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Quote:
Originally Posted by JAKE View Post
Fixing a Leaking Intake Manifold

One of the most common leak spots on both the BB and SB
Chevy engines is the end seals of the intake manifold, followed by
valve covers and then timing chain. Guess you could throw in rear
main seal too.

Here's the way I've been doing it for years and have prevented leaks in
the intake.

Remove the intake and thoroughly clean all the gasket sealing surfaces, I
mean clean!!!

No traces of gasket or silicone, or oil is acceptable. Use a coarse grit
sandpaper to scrub down both ends of the block and the underside of the
intake. Use a degreaser or carb cleaner to make sure all traces of oil or
silicone are removed.

Now take a fine point punch and hammer and punch a series of
dimples on both ends of the block and on both ends of the manifold.

You will end up with maybe 30 or more dimples on each end when you're
done.

They should be positioned about 1/8 to 1/4 inch apart. You don't have to
go deep, but make sure you've got dimples that you can catch with your
fingernail.

Be careful not to place the punch so close to the edges that you chip the
block or intake material. It's kinda hard to chip it but there's no need
to get closer than say 1/8th inch.

Now with every mating surface clean, clean, clean, use your finger to put
a very THIN layer of silicone sealant around each intake port and water
port on the heads. Place the intake gaskets in place and gently press the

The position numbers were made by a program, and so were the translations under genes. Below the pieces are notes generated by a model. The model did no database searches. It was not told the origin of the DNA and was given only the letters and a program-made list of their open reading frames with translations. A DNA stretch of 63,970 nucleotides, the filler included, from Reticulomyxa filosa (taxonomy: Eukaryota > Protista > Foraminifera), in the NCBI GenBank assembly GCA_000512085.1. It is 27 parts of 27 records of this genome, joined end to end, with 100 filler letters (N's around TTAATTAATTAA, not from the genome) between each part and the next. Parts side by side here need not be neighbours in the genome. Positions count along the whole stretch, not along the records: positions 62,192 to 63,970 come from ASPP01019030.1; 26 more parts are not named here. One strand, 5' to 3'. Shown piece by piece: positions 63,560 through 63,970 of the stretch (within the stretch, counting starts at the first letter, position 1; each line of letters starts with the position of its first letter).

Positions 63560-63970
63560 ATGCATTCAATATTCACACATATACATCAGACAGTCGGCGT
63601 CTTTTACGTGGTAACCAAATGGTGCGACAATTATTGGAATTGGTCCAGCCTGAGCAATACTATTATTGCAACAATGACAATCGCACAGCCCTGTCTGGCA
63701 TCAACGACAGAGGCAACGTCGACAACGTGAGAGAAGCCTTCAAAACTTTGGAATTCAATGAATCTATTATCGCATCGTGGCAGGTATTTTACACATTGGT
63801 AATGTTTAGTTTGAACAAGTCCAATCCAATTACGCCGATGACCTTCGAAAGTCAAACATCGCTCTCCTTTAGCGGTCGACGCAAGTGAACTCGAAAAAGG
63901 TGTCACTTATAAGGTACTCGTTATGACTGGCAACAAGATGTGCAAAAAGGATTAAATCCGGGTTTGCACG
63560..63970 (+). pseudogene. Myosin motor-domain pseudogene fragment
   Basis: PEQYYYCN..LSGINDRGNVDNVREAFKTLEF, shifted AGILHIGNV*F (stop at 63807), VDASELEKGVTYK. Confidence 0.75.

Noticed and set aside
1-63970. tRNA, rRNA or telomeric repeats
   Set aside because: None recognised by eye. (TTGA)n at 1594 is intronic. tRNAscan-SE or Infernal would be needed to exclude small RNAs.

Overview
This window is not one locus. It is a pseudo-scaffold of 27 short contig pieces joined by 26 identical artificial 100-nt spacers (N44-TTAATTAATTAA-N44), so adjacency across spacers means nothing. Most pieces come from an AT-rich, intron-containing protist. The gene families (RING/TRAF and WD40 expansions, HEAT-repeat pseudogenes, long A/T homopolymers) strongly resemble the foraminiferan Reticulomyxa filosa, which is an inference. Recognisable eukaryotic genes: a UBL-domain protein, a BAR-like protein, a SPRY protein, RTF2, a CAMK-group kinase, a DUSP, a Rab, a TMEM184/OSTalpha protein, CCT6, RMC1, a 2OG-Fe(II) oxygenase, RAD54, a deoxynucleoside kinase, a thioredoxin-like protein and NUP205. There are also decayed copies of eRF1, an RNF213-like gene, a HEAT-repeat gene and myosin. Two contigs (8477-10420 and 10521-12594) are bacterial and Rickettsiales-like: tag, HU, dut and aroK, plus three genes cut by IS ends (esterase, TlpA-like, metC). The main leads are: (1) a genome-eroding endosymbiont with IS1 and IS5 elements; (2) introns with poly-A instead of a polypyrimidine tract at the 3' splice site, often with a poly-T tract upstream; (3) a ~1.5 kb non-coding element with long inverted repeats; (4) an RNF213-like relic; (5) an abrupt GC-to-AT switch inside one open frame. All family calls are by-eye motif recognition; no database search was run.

gasket into the sealant.

Be sure to use silicone sealant that's "sensor safe". Fumes from the other
kind can kill the 02 sensor. I use VersaChem # 613 Super
Blue Silicone; comes in a 4 oz tube.

It has about 1/3rd more silicone than some other
brands. Other brands work just as well, just be sure it's 02 safe. Auto-
Zone, O'Reilly's, Pep Boys, NAPA, etc., all sell the good stuff.

Any sealant the oozes out into the port area is to be wiped away
with your finger. Now do the same thing to the intake gaskets; place
a very thin layer of sealant around each intake port and water port
on the gasket, even those with the sealant rings on 'em.

Smooth it out with a wetted finger tip (wetting your finger keeps the
sealant from sticking to your finger, but it's still kind a messy). When
your finished you'll have a thin layer of silicone sealant on both sides
of the gasket.

Keep the sealant about 1/4 inch from the port entry. If you apply it
thinly it won't squeeze into the port to obstruct airflow.

If a little does ooze into the airway, well if that small amount of
airflow restriction is enough to cause you to lose the race or hurt your
power you have some much more serious deficiencies. Using a thin
layer minimizes the chance of any leak.

Now the critical part:


RUN A CONTINUIOUS BEAD ABOUT 3/8 INCH thick, maybe even a hair
thicker, along both end seal areas. Make sure the bead extends onto the
head and that it is continuous with no gaps and as few hi/low places as
possible. 1/4 inch bead is too small.

CAREFULLY SET THE INTAKE MANIFOLD IN PLACE ON THE HEADS WHILE
THE SEALANT
IS STILL WET. SIT THE MANIFOLD STRAIGHT DOWN - DO NOT ALLOW
IT TO SHIFT FRONT TO BACK.

Some guys like to wait for the sealant to skin over, but I've found you
get a better seal by setting everything in place with it wet.

Proper alignment can be done by looking through one of the intake
manifold bolt holes and visually align it with the threaded hole in the head
as you lower it in place.


Remember, straight down. Take your time and do it slowly.


All the intake bolts should have been cleaned before you started the
gasket installation. Cleaned of any old sealant and crud. I use Anti-Seize
on my threads just for insurance against vacuum leaks; and it's